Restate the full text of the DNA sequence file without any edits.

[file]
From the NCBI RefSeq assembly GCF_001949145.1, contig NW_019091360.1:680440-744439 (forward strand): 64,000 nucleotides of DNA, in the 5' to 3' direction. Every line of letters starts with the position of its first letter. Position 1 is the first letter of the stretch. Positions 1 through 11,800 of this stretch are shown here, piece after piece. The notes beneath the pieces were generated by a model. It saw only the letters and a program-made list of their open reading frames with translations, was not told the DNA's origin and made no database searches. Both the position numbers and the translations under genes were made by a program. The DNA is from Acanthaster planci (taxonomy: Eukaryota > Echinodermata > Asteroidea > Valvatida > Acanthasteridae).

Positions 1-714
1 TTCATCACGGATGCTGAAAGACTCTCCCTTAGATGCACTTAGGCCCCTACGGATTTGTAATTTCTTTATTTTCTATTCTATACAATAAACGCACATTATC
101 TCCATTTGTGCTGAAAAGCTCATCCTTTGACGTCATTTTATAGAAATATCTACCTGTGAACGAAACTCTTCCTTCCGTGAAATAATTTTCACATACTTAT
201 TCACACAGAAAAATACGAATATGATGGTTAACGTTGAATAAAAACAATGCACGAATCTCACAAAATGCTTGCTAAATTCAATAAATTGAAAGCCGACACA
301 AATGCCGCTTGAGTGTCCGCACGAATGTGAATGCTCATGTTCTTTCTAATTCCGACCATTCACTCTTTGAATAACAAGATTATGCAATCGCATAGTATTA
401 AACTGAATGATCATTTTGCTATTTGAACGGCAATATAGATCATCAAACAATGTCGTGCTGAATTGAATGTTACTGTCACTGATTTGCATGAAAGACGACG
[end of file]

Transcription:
From the NCBI RefSeq assembly GCF_001949145.1, contig NW_019091360.1:680440-744439 (forward strand): 64,000 nucleotides of DNA, in the 5' to 3' direction. Every line of letters starts with the position of its first letter. Position 1 is the first letter of the stretch. Positions 1 through 11,800 of this stretch are shown here, piece after piece. The notes beneath the pieces were generated by a model. It saw only the letters and a program-made list of their open reading frames with translations, was not told the DNA's origin and made no database searches. Both the position numbers and the translations under genes were made by a program. The DNA is from Acanthaster planci (taxonomy: Eukaryota > Echinodermata > Asteroidea > Valvatida > Acanthasteridae).

Positions 1-714
1 TTCATCACGGATGCTGAAAGACTCTCCCTTAGATGCACTTAGGCCCCTACGGATTTGTAATTTCTTTATTTTCTATTCTATACAATAAACGCACATTATC
101 TCCATTTGTGCTGAAAAGCTCATCCTTTGACGTCATTTTATAGAAATATCTACCTGTGAACGAAACTCTTCCTTCCGTGAAATAATTTTCACATACTTAT
201 TCACACAGAAAAATACGAATATGATGGTTAACGTTGAATAAAAACAATGCACGAATCTCACAAAATGCTTGCTAAATTCAATAAATTGAAAGCCGACACA
301 AATGCCGCTTGAGTGTCCGCACGAATGTGAATGCTCATGTTCTTTCTAATTCCGACCATTCACTCTTTGAATAACAAGATTATGCAATCGCATAGTATTA
401 AACTGAATGATCATTTTGCTATTTGAACGGCAATATAGATCATCAAACAATGTCGTGCTGAATTGAATGTTACTGTCACTGATTTGCATGAAAGACGACG